- These algorithms are in R Server for Windows, the free R Client for Windows and SQL Server R Services now; they’ll come to Linux and Hadoop in the first quarter of 2017.
They let you do text classification for, say, sentiment analysis or classifying support tickets, create models for churn prediction, spam filtering, fraud and risk analysis, click-through and demand forecasting or create neural networks to solve complex machine learning problems like image classification or OCR and handwriting analysis.
Building a six-layer neural network takes just 60 lines of script, although the topology of the neural network can be arbitrarily deep. The only limitation is the computing power at your disposal. The more layers usually mean slower training time.
MicrosoftML also includes machine learning transform pipelines that let you create a custom set of transformations to feature your data before you train or test with it, using the following calls:
- concat() combines multiple columns into a single vector-valued column, speeding up training times.
- categoricalHash() converts a categorical value into an indicator array using hashing, which is useful when you have large numbers of categories.
- categorical() converts a categorical value into an indicator array using a dictionary, for a small, fixed number of categories.
- selectFeatures() selects features from a list using count or mutual information modes.
- featurizeText() produces a bag of counts of n-gram word sequences from your text, with language detection, tokenization, text normalization, feature generation, and term weighting — it can also remove ‘stop words’ that are too common to be useful.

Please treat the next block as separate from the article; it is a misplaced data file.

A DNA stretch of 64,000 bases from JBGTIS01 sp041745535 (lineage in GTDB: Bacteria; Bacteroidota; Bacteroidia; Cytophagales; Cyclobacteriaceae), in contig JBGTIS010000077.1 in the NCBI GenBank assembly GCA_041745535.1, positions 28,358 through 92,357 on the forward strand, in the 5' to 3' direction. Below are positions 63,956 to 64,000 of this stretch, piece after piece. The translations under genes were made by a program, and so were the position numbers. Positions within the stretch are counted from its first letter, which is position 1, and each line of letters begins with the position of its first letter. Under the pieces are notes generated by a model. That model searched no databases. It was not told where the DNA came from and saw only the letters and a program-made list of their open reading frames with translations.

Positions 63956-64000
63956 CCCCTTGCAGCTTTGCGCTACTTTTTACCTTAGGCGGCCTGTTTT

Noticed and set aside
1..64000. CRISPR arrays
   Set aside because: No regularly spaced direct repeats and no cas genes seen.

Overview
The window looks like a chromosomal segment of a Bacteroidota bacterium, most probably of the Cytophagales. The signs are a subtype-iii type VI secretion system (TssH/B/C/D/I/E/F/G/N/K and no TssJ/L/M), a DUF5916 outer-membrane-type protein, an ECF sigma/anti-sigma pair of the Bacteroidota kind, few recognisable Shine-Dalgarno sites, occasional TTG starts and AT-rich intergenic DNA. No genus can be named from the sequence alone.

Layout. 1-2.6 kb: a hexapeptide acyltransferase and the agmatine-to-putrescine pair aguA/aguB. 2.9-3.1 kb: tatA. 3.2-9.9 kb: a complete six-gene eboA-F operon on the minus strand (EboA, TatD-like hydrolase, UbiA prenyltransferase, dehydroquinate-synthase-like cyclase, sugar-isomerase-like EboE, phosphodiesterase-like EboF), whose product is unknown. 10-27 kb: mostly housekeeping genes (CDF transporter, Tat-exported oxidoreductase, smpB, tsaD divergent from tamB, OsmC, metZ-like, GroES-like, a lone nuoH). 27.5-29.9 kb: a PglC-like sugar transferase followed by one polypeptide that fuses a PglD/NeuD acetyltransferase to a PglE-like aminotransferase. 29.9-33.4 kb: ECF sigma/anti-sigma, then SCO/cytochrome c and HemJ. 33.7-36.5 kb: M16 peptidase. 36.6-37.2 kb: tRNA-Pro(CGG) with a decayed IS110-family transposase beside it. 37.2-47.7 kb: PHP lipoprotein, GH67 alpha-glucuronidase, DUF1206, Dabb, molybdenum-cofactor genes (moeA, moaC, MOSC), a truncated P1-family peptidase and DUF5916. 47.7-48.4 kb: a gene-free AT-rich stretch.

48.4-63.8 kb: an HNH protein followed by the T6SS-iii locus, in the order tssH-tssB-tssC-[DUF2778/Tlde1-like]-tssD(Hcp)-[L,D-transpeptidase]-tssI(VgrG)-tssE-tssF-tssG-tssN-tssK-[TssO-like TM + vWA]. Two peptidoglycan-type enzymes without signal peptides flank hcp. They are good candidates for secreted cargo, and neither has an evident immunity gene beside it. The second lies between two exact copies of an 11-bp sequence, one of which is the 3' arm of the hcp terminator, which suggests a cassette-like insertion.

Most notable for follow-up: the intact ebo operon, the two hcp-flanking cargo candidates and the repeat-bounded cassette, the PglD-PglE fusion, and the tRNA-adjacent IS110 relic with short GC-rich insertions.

You can use the new algorithms alongside the RevoScaleR functions for importing, cleaning and visualizing your data, and existing open source CRAN R packages. GPU-accelerated deep networks.
Using Your Models in More Places
R Server 9 is designed to integrate well with enterprise systems. “The big challenge for R is how to become an operationalizable, embeddable, integratable component of larger applications,” said Jacobs. “Now you can take R models from Spark and move them to a SQL Server system or a Linux box or a Hadoop cluster or a Windows Server system or Teradata.”
One way of doing that is what used to be called the DeployR server; this feature is now integrated into R Server, and it’s now just called ‘operationalization capabilities.’ It’s already in available in standalone server installations on Windows, RHEL and CentOS, and Ubuntu and coming to SLES11, Teradata, Hadoop, and SQL Server R Services in 2017. But Microsoft sees the new R support in SQL Server 2016 as the ideal way for enterprises to turn analytics models into solutions you can use at scale in your business, rather than just reports to look at.
It’s a single line command from the new SQLRutils package to embed the R script in a T-SQL stored procedure in a SQL Server database, where you can access it through any app or website that connects to the database. If you create a neural network, you get a binary blob that’s a serialized version of the trained neural network that sits in the database.
“It runs in the database where it can run massively parallel, with multiple threads and multiple cores,” explained Jacobs. “It also provides all the security because the data never leaves the database engine.”